Some legal experts question a judge’s invocation of the “fighting words” doctrine to acquit three police officers charged with beating businessmen in a bar, reports the Chicago Sun-Times. “Their use of ‘fighting words’ does not allow police officers or anyone else to beat them up. Police officers confronted by fighting words have a duty to control themselves,” said Indiana University Law Prof. Patrick Baude. Judge Thomas Gainer noted in his opinion that the police officers claimed one of the businessmen called one of the officers a “p – – – -” and another of the businessmen said the officer “needs to have his ass kicked.” The businessmen denied making those statements.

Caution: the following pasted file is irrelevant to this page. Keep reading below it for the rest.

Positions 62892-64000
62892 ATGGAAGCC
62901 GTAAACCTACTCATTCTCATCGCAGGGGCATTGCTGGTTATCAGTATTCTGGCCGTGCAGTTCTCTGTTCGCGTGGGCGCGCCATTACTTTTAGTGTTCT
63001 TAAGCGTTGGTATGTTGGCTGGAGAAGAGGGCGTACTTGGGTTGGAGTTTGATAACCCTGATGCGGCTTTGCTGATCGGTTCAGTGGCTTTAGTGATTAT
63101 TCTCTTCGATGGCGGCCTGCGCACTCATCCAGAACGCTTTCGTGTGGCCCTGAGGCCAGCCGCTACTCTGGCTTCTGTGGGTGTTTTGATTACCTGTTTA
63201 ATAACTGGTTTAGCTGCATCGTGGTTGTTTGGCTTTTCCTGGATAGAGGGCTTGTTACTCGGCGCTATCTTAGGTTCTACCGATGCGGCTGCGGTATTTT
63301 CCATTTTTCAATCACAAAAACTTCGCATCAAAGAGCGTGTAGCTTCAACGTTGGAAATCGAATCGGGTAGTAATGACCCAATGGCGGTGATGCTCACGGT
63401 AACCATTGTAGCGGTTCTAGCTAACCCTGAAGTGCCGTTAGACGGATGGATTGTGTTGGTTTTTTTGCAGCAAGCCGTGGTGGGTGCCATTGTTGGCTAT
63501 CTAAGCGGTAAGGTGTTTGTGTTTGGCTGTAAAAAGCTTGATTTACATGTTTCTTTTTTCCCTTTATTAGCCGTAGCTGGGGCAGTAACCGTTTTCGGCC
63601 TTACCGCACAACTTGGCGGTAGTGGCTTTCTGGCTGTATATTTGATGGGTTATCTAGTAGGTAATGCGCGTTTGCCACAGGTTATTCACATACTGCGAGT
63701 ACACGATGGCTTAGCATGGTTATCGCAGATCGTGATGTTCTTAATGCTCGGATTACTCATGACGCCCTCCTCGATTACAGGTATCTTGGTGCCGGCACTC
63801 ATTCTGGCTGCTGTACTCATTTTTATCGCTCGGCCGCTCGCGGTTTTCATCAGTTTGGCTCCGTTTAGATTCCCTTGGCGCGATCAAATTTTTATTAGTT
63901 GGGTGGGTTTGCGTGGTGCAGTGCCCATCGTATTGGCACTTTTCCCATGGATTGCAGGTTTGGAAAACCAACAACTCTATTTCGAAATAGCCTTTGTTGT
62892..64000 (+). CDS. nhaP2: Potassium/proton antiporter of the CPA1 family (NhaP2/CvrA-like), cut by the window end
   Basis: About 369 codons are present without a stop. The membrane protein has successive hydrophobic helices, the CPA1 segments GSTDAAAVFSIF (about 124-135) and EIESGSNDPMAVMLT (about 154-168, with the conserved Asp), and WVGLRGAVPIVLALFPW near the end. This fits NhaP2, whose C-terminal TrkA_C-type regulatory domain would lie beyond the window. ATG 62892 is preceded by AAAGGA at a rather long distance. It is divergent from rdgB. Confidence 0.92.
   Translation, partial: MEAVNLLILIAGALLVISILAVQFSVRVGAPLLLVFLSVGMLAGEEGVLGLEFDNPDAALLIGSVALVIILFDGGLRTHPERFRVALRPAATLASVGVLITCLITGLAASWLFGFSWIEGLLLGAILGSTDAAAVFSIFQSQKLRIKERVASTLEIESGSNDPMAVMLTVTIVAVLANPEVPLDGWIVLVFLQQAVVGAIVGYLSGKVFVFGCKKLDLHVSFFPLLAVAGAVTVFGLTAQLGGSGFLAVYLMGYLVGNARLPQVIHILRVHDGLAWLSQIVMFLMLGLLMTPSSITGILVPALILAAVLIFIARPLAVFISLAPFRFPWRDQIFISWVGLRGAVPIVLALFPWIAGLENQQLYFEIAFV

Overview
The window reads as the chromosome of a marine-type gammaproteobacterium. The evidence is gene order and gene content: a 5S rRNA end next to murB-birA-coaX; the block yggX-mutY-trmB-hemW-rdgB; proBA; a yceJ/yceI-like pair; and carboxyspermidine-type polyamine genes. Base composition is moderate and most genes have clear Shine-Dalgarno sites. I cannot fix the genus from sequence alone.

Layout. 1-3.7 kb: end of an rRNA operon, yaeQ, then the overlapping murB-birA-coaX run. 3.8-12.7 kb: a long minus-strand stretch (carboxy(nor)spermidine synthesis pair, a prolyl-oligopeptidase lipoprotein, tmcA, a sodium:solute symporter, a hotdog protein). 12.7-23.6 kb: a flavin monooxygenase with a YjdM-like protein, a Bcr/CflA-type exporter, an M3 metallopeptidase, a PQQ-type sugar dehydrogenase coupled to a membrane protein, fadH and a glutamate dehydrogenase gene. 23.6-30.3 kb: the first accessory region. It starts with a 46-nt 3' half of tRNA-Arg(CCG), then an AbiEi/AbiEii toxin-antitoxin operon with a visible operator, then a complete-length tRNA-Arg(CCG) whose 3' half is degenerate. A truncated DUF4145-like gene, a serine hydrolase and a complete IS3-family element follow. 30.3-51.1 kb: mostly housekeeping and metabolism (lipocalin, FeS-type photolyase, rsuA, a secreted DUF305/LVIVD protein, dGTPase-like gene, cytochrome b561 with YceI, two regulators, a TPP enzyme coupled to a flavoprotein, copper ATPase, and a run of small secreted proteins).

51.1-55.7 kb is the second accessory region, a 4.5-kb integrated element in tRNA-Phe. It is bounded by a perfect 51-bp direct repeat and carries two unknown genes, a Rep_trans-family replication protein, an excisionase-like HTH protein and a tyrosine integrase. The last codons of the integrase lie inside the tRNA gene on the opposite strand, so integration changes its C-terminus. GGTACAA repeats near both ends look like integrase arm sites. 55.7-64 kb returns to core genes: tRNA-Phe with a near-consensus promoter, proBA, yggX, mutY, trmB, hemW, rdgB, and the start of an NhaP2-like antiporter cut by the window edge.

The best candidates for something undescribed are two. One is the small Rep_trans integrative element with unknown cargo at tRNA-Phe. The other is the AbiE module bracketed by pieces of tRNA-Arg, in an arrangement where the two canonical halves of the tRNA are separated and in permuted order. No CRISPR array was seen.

The Supreme Court defined “fighting words” as “those by which their very utterance inflict injury or tend to incite an immediate breach of the peace.” Illinois courts have ruled that fighting words “must contain an implicit or implied threat” and “can lead to mutual combat,” Gainer wrote. Baude said the question of whether words are “fighting words” should be raised in the context of whether the utterers should be prosecuted for saying the words, not whether the utterers’ attackers should be acquitted for beating them. “To say that words can provoke you into justifiably beating the hell out of somebody — that’s just not the law,” said DePaul University Law Professor Len Cavise. Former prosecutor Laurie Levenson, a professor at Loyola University of Law in Los Angeles, fears the ruling “would really be a green light to officers who don’t like the attitude of people they encounter.”